Crime against basic human rights

Hope Francis is a retiree who lives in Folsom and volunteers with California Against Slavery

In SN&R’s September 13 news story (“Yielding to traffic” by Raheem F. Hosseini), the writer presented the opposition’s views for Proposition 35. Here’s what he didn’t tell you: In California, vulnerable women and young girls are held against their will and, in fear for their lives, forced to sell their bodies. Often as young as 12, victims are sexually exploited for the financial gain of human traffickers.

Proposition 35 is about stopping what the FBI, the U.S. Department of State and law-enforcement organizations recognize as a growing problem of domestic sex trafficking—essentially modern-day slavery—of children. Human trafficking is real and all around us. It is a criminal business that profits from enslaving people, typically the most innocent and vulnerable, for sexual servitude and forced labor.

However, much of the public is unaware of the realities of this crime; some do not believe it exists.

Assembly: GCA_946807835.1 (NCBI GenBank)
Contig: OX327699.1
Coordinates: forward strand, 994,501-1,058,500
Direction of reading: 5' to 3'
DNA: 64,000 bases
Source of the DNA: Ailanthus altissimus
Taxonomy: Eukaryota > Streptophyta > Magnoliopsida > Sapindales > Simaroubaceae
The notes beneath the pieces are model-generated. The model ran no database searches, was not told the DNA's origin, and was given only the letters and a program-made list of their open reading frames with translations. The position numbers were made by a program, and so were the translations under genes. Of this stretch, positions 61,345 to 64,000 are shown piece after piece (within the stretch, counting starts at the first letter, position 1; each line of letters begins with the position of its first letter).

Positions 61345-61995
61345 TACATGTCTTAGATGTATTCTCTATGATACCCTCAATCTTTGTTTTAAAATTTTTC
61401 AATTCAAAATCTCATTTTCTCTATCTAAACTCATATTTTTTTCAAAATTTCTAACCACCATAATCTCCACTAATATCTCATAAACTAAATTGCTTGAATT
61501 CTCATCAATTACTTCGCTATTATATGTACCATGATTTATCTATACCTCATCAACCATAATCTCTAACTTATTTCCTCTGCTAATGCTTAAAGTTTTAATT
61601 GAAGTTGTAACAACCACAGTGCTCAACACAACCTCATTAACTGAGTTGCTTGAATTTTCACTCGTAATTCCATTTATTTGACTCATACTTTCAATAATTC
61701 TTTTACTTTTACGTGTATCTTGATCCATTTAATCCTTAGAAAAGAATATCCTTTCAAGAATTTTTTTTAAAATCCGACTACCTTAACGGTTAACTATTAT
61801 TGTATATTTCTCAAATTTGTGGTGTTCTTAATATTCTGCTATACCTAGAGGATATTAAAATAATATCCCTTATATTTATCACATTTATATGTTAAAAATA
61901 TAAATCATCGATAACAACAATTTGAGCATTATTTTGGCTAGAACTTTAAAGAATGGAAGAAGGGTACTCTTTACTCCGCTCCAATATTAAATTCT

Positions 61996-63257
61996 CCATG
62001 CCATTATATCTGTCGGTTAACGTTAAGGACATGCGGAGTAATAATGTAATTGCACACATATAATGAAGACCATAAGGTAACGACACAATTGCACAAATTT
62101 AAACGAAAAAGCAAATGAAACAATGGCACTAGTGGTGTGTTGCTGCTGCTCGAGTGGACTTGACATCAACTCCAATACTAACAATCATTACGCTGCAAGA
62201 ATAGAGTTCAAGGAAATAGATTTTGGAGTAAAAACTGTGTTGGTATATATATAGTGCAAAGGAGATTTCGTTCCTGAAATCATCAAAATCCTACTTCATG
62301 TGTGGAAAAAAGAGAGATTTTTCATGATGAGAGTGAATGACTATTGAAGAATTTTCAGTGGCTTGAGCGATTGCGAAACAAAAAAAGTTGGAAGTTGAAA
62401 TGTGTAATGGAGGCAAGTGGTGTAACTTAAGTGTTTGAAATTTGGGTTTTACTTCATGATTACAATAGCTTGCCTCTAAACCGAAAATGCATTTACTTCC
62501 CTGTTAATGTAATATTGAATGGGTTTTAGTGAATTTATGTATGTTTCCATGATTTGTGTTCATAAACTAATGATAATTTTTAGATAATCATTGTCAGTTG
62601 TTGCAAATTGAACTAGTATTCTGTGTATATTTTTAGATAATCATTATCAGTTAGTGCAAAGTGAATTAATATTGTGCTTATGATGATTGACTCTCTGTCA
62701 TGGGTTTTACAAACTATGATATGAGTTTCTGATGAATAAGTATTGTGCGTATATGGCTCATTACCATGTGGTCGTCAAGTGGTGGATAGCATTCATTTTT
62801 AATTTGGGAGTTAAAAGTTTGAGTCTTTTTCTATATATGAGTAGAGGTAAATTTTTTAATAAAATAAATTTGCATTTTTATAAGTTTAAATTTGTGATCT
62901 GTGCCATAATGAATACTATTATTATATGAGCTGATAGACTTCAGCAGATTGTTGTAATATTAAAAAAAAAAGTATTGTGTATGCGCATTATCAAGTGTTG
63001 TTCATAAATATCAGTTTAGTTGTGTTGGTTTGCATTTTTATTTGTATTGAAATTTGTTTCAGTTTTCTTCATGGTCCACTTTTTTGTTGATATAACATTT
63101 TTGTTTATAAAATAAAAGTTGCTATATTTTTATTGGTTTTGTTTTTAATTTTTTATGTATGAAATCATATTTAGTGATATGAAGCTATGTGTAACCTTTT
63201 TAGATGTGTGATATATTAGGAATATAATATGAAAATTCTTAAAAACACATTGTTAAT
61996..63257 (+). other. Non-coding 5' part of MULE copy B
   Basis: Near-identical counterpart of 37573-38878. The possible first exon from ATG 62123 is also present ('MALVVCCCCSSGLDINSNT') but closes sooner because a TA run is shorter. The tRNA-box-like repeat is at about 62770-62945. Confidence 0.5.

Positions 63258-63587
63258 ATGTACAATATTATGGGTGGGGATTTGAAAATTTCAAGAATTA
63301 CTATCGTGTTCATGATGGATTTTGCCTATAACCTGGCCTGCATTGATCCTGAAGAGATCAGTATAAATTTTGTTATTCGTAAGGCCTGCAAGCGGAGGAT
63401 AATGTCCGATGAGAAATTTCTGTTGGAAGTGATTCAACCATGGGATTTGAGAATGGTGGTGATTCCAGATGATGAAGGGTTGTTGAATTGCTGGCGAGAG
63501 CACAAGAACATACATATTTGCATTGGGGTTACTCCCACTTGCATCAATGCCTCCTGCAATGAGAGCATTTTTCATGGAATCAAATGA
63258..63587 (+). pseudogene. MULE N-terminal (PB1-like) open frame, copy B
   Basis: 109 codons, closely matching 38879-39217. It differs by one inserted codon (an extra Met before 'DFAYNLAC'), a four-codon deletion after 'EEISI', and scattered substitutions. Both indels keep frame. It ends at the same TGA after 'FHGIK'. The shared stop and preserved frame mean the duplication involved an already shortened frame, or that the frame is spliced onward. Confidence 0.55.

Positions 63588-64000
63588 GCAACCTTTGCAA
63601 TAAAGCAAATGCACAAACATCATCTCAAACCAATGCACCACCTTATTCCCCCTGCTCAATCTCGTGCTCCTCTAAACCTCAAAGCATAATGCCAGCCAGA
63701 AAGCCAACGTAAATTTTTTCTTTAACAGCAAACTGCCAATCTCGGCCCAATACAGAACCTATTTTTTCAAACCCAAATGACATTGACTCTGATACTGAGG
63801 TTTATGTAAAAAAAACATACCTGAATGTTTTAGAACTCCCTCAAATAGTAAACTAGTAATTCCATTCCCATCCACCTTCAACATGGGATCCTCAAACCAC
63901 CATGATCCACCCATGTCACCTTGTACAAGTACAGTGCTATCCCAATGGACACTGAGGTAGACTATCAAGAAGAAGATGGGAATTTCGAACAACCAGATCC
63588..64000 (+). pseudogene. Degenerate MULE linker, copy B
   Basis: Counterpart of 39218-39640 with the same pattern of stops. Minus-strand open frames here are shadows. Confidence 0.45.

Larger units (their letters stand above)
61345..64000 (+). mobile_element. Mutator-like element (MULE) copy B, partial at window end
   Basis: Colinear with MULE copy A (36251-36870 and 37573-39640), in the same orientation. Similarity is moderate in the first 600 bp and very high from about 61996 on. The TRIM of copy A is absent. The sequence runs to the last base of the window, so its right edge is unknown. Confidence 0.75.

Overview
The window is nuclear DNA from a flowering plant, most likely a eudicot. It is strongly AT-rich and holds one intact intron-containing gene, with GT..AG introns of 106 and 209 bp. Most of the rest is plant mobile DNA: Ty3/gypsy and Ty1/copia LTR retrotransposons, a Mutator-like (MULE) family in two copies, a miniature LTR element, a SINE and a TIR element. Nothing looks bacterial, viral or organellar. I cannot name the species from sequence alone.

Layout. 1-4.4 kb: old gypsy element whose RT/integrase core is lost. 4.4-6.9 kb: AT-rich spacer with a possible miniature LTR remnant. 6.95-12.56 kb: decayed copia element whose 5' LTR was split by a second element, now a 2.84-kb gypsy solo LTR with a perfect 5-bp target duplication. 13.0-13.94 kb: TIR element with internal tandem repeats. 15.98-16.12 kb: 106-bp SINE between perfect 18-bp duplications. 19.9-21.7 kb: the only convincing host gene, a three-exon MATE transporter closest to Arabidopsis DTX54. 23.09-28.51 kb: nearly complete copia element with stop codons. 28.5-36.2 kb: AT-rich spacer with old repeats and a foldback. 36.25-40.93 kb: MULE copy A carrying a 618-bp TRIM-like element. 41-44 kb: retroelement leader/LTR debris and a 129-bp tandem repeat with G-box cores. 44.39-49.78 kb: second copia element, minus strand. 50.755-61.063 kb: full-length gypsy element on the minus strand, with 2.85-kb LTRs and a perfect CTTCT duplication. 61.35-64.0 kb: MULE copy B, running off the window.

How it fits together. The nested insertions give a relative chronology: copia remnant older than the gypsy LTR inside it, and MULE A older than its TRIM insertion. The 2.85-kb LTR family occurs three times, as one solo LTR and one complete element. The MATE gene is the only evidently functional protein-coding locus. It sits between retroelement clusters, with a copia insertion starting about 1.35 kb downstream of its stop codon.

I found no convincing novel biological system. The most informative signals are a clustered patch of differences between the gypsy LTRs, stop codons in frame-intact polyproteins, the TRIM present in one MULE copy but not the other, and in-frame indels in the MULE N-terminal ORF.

The FBI has designated three cities in California—Los Angeles, San Francisco, and San Diego—as among the top 10 child sex-trafficking cities in the nation, but children are trafficked wherever there are customers. A recent national study by Shared Hope International and the American Center for Law and Justice gave California an “F” grade for its weak laws dealing with child sex trafficking. Even local gangs are getting involved, because profits from selling children are high and risks are low compared to selling guns or drugs.

Currently, the penalty in California for selling a minor for sex is four to eight years in prison and a $100,000 fine. By increasing the penalties to 15 years to life and between $500,000 and $1.5 million in fines, Prop. 35 will result in a stronger and more effective law that fits the severity of the crime and deters the traffickers.

And Prop. 35 will protect victims, ensure that they can speak out and receive justice in the courtroom, and get more of their abusers off the streets and behind bars.

Many girls who are rescued have no home, family or services to support them. Prop. 35 fines will fund the services that are desperately needed to help victims overcome trauma and put their lives back together.

Human trafficking is a crime against the most basic human rights. It should concern every Californian. Prop. 35 is endorsed by law enforcement and child-protection organizations throughout California, and, as citizens, we should take a stand against this brutal crime by voting yes on Prop. 35.